World Leaders Acknowledge Nature’s Decline Threatens Humanity Now They Must Commit To Reversing It
Government officials from around the world recently finished the first part of a two-part UN Biodiversity Conference that may determine the fate of humanity and whether governments will do what’s necessary to keep millions of species from going extinct. While the meeting is in recess and governments will not adopt global targets for saving nature until next spring—the heart of what this meeting is all about—we can nonetheless conclude that most governments understand the threat nature’s decline poses to life on the planet. Countries will have an opportunity during the second phase of this meeting to prove they will do what is necessary to halt it.
Understanding the Biodiversity Crisis
The UN Biodiversity Conference is the fifteenth meeting of the Conference of the Parties (COP15) to the Convention on Biological Diversity (CBD). The first part took place virtually October 11-15 and the second part will take place April 25 – May 8, 2022, in Kunming, China. In a video message to the opening of the meeting, UN Secretary-General António Guterres outlined the stakes. He said, in part:
We are losing our suicidal war against nature. Our two-century-long experiment with burning fossil fuels, destroying forests, wilderness and oceans, and degrading the land, has caused a biosphere catastrophe…. Damage to the complex web of life that sustains us has already impacted the lives and livelihoods of millions, contributing to hunger, sickness and unemployment. Indigenous people and other vulnerable groups are among the worst affected. Ecosystem collapse could cost almost three trillion US dollars annually by 2030. Its greatest impact will be on some of the poorest and most highly indebted countries…. COP15 is our chance to call a ceasefire. Together with COP26 on climate, it should lay the foundations for a permanent peace agreement. By 2030, we must reverse our trajectory and start to build the world we want.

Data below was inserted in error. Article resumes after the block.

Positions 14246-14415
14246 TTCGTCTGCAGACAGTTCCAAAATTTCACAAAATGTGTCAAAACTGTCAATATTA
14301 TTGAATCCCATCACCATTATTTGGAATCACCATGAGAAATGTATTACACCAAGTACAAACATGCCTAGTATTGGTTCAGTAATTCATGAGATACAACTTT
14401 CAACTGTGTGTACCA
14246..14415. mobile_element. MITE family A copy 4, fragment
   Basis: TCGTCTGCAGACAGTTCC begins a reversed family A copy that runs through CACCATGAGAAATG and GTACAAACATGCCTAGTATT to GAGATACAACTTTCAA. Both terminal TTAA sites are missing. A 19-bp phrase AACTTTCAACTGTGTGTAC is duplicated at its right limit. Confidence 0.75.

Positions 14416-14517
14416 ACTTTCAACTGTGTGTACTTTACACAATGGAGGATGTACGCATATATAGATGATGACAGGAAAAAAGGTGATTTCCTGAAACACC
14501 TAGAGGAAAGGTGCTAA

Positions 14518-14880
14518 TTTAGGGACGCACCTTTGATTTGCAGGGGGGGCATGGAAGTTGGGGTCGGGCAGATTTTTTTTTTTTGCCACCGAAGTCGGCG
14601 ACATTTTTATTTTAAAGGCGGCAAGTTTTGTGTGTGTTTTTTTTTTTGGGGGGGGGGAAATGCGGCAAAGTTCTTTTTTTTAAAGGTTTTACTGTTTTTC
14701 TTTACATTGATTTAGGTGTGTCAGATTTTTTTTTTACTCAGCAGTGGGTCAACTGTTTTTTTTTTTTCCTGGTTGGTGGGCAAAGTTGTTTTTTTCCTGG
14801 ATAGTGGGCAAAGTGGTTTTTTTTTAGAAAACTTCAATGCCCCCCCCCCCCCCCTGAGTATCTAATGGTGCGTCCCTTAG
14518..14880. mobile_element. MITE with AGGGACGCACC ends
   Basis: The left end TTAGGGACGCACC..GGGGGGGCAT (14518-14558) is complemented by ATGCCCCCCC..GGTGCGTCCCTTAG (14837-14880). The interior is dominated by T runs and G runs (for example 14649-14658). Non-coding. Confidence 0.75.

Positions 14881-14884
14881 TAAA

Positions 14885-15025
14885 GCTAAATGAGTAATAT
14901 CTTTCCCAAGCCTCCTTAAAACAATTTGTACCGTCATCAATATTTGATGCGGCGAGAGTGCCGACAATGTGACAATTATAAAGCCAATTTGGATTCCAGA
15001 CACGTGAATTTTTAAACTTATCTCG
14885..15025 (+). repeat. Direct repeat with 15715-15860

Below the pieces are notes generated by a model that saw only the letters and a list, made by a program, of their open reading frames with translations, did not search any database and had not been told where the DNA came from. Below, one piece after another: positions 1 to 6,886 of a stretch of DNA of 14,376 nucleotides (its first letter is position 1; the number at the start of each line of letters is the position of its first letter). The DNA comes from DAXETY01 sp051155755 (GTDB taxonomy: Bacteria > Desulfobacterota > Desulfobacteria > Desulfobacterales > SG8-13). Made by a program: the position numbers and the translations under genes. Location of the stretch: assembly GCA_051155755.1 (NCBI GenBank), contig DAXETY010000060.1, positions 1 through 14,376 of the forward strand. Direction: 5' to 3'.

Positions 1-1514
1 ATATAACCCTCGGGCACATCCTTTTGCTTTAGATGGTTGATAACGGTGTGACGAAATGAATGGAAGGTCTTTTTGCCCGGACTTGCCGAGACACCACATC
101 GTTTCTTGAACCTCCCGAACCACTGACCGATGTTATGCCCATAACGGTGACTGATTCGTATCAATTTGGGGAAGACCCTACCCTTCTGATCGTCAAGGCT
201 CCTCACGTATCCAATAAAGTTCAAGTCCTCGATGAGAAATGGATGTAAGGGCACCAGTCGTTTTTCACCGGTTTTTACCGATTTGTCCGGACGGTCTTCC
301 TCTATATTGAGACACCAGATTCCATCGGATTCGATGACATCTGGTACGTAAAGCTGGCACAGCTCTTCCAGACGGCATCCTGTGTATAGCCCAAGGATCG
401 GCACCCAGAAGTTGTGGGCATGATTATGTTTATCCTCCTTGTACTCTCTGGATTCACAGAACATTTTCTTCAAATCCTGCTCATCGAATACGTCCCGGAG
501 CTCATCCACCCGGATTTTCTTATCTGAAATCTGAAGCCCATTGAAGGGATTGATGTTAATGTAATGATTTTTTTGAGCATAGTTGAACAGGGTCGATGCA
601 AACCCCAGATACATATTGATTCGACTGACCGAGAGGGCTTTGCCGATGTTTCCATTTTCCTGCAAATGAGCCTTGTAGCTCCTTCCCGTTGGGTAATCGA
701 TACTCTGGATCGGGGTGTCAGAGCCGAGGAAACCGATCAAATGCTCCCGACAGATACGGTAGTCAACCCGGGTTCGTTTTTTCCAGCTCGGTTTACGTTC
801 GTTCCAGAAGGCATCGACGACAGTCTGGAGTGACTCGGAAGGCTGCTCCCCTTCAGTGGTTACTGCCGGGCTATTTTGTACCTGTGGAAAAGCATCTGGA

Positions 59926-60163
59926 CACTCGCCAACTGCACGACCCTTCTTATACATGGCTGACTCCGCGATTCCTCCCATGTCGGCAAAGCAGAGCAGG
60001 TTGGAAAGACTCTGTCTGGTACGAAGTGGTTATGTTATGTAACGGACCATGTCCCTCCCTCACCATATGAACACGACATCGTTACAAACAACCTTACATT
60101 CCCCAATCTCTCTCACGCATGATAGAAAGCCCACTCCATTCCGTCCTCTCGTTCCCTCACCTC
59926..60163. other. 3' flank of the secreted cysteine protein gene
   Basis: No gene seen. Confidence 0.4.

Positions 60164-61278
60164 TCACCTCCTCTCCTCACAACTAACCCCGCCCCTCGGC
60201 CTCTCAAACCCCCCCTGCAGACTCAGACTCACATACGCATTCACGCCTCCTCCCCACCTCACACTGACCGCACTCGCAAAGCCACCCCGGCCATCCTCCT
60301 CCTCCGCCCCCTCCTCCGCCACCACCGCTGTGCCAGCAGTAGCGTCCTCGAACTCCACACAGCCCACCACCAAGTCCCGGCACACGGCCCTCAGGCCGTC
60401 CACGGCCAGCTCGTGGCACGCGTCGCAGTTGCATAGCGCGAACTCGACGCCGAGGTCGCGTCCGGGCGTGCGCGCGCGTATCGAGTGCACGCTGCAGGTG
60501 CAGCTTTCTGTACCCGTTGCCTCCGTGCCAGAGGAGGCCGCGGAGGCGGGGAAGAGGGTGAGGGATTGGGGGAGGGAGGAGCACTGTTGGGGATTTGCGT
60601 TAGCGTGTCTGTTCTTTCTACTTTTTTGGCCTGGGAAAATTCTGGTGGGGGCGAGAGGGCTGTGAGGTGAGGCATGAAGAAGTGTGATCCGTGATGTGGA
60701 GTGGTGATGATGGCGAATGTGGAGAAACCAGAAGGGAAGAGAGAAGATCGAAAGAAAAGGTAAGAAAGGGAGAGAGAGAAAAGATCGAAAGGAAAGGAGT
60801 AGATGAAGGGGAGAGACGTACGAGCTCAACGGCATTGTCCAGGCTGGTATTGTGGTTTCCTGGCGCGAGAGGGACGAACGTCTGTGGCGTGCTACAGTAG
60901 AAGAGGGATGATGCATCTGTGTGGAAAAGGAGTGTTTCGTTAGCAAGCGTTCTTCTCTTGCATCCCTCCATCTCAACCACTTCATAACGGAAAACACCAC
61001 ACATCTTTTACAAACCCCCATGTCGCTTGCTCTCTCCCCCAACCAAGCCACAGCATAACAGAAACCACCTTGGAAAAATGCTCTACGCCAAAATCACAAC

The five drivers of the biodiversity crisis are:
- Land- and ocean-use changes (example: converting forests to cattle pastures)
- Direct exploitation of species (example: wildlife trade)
- Climate change
- Pollution (example: industrial waste)
- Invasive species
The countries meeting virtually in Kunming, China, launched the beginning of a meeting that will develop and adopt a Global Biodiversity Framework (think of the biodiversity equivalent of the Paris Agreement) for reversing these drivers, putting the natural world on a path to recovery. While the final negotiations and adoption of targets will take place at the conclusion of COP15 in spring 2022, during this opening week countries had an opportunity to signal how serious they are about addressing the biodiversity crisis.
Major Takeaways from COP15, Part I
Here are five major takeaways from the first part of the UN Biodiversity Conference:
- Kunming Declaration. Ministers and other heads of delegation adopted the Kunming Declaration during the high-level segment of the Conference. In it, they noted the efforts and commitment of many countries to protect 30 percent of their land and sea areas by 2030, which is critical for reversing a major driver of nature’s decline, and committed to: “Ensure the development, adoption and implementation of an effective post-2020 global biodiversity framework…to reverse the current loss of biodiversity and ensure that biodiversity is put on a path to recovery by 2030 at the latest….” The commitment to “reverse the current loss of biodiversity” is critical because it signals a readiness to adopt a Global Biodiversity Framework that will disrupt the drivers of nature’s decline.
- Gap Between Rhetoric and Reality. There is a gap between the rhetoric and commitments made by the high-level delegates to the Convention, and the first draft of the Global Biodiversity Framework, which is largely anemic and woefully inadequate. As noted by WWF, the first draft “lacks both the ambition and urgency required to reverse biodiversity loss and secure a nature-positive world this decade.”